A group of U.S. states and cities sued the Trump administration Tuesday to try to stop it from asking people filling out 2020 census forms whether they are citizens.
The lawsuit by 17 states, Washington, D.C., and six cities challenged what they called last week's "unconstitutional and arbitrary" decision by the U.S. Department of Commerce, which oversees the Census Bureau, to add the citizenship question.
It was also a fresh challenge to what New York Attorney General Eric Schneiderman, at a news conference announcing the lawsuit, called the administration's "anti-immigrant animus."
All of the states bringing the case have Democratic attorneys general. They were joined by New York City, Chicago, Philadelphia, San Francisco, Seattle and Providence, Rhode Island, which all have Democratic mayors, and the U.S. Conference of Mayors.
Another state, California, filed a similar lawsuit last week.
The White House and the Commerce Department did not immediately respond to requests for comment.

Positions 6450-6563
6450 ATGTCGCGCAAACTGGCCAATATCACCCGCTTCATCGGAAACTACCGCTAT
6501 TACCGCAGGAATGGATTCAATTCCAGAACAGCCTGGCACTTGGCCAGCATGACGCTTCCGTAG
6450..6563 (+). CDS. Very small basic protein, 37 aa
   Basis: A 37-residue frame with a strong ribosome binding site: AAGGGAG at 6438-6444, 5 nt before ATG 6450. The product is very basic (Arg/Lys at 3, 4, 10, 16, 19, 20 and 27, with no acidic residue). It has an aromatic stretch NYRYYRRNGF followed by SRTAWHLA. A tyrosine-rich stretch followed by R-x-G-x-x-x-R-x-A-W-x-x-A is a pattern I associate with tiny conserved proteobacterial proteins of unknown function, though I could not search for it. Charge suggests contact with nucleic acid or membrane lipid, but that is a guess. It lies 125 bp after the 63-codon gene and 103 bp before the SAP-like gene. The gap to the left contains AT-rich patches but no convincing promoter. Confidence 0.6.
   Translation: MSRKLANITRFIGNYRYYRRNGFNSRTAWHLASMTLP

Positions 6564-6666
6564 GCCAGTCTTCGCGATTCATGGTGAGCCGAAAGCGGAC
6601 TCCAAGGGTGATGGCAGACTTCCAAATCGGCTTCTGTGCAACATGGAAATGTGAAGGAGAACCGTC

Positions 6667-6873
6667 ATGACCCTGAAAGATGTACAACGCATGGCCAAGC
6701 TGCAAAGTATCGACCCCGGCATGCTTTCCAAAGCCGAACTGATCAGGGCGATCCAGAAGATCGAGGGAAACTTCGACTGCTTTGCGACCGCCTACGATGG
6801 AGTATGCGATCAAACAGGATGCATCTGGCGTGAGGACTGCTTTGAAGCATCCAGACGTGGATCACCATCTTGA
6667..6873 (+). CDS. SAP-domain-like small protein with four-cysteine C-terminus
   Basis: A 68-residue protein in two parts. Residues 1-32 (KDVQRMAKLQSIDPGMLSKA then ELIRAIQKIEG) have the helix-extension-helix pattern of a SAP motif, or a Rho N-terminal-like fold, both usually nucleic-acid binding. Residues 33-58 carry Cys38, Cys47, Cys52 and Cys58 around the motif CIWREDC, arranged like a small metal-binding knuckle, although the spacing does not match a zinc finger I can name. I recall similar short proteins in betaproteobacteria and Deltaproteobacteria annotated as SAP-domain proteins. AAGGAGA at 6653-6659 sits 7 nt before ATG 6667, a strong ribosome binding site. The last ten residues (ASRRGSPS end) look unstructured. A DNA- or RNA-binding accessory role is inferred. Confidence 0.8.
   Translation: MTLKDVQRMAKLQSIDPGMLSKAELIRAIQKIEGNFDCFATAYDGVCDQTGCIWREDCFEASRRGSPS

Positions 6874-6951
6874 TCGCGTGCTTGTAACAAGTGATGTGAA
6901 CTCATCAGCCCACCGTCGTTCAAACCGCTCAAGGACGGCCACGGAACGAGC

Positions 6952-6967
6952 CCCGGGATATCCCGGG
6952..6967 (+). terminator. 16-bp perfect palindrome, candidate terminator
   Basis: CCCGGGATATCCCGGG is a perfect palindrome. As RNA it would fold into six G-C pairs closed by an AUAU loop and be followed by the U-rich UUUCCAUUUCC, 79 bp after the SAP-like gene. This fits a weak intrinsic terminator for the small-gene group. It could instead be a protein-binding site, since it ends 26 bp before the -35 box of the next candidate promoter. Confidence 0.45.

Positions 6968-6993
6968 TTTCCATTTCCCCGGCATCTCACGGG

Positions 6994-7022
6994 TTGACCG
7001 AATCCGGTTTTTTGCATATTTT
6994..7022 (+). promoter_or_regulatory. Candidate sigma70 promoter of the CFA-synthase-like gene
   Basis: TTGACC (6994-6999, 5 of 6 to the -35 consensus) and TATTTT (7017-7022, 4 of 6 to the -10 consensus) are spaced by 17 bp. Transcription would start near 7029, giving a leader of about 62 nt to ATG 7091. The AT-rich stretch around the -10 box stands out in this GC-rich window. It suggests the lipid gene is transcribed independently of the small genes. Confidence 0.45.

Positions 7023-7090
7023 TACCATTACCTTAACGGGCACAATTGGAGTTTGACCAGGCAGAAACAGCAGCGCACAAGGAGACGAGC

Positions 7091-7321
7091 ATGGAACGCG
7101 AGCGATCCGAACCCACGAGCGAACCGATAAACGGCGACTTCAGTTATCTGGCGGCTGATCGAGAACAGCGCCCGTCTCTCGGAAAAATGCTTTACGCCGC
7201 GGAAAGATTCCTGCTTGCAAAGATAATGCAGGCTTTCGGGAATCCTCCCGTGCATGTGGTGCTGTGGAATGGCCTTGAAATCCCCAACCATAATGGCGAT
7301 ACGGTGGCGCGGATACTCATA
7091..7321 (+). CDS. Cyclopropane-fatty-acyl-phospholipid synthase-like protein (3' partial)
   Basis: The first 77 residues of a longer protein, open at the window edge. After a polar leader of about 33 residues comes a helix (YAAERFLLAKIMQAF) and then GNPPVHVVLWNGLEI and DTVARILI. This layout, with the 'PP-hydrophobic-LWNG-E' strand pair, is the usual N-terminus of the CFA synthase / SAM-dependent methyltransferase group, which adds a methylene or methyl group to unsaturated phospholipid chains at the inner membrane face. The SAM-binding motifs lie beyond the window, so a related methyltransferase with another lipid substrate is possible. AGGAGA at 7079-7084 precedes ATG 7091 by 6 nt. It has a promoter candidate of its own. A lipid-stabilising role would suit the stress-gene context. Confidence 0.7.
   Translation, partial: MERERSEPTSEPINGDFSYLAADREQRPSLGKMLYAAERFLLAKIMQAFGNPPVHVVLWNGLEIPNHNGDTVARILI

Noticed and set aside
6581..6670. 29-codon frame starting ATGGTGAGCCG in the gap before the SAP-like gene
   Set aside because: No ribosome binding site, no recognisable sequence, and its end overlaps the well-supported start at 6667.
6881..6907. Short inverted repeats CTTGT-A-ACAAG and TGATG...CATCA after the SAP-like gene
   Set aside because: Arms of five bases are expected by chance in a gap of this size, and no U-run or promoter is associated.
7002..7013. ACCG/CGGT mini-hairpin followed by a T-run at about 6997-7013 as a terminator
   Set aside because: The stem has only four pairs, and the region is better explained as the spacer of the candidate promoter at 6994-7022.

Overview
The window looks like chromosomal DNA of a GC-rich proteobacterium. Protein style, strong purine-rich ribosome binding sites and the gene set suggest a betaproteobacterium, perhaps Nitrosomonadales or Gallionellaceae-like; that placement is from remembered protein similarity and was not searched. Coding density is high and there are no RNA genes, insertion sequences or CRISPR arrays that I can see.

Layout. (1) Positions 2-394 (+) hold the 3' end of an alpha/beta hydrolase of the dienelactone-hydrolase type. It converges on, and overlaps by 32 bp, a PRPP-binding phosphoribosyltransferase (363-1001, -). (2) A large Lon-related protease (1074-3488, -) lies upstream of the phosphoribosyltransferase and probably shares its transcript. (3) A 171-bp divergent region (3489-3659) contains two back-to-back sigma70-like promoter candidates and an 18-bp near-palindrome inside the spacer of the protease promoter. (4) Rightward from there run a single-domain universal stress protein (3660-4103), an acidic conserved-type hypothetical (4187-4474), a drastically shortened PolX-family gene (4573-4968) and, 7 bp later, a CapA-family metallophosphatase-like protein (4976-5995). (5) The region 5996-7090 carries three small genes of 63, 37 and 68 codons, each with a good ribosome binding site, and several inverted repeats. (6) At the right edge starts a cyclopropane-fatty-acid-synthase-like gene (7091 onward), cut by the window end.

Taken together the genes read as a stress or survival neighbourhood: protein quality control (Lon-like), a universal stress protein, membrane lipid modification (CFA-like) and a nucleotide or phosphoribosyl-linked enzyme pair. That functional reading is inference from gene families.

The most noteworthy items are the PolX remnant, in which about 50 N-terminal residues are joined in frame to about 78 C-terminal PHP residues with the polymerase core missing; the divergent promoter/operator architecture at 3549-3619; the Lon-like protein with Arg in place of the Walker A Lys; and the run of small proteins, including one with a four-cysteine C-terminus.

Required under the U.S. Constitution, the decennial census is used to determine political boundaries; the allocation of local, state and federal legislative positions; and the annual distribution of about $700 billion of
Critics of the citizenship question say it might dissuade immigrants, and perhaps many citizens, from being counted, with a disproportionate impact on Democratic-leaning states.
Supporters of the question, including Commerce Secretary Wilbur Ross, say it will help the country enforce the landmark Voting Rights Act of 1965.
A citizenship question has not appeared in the census since 1950.
The lawsuit accused the Trump administration of violating the Constitution's requirement that the government conduct an "actual enumeration" of the "whole number of persons" every 10 years.
At the news conference, Schneiderman called the citizenship question a "blatant effort" by the administration to prevent the Census Bureau from doing its job.
"This is an affront to our national ideals," Schneiderman said. "This is an affront to the Constitution."
The lawsuit said adding the question could particularly exacerbate undercounting of the fast-growing Hispanic population, after an estimated 1.54 percent undercount in 2010.
It also said the question would add fuel to a threat made in congressional testimony last June by Thomas Homan, acting director of U.S. Immigration and Customs Enforcement.
The complaint quoted Homan telling Congress that undocumented immigrants "should be uncomfortable. You should look over your shoulder. And you need to be worried."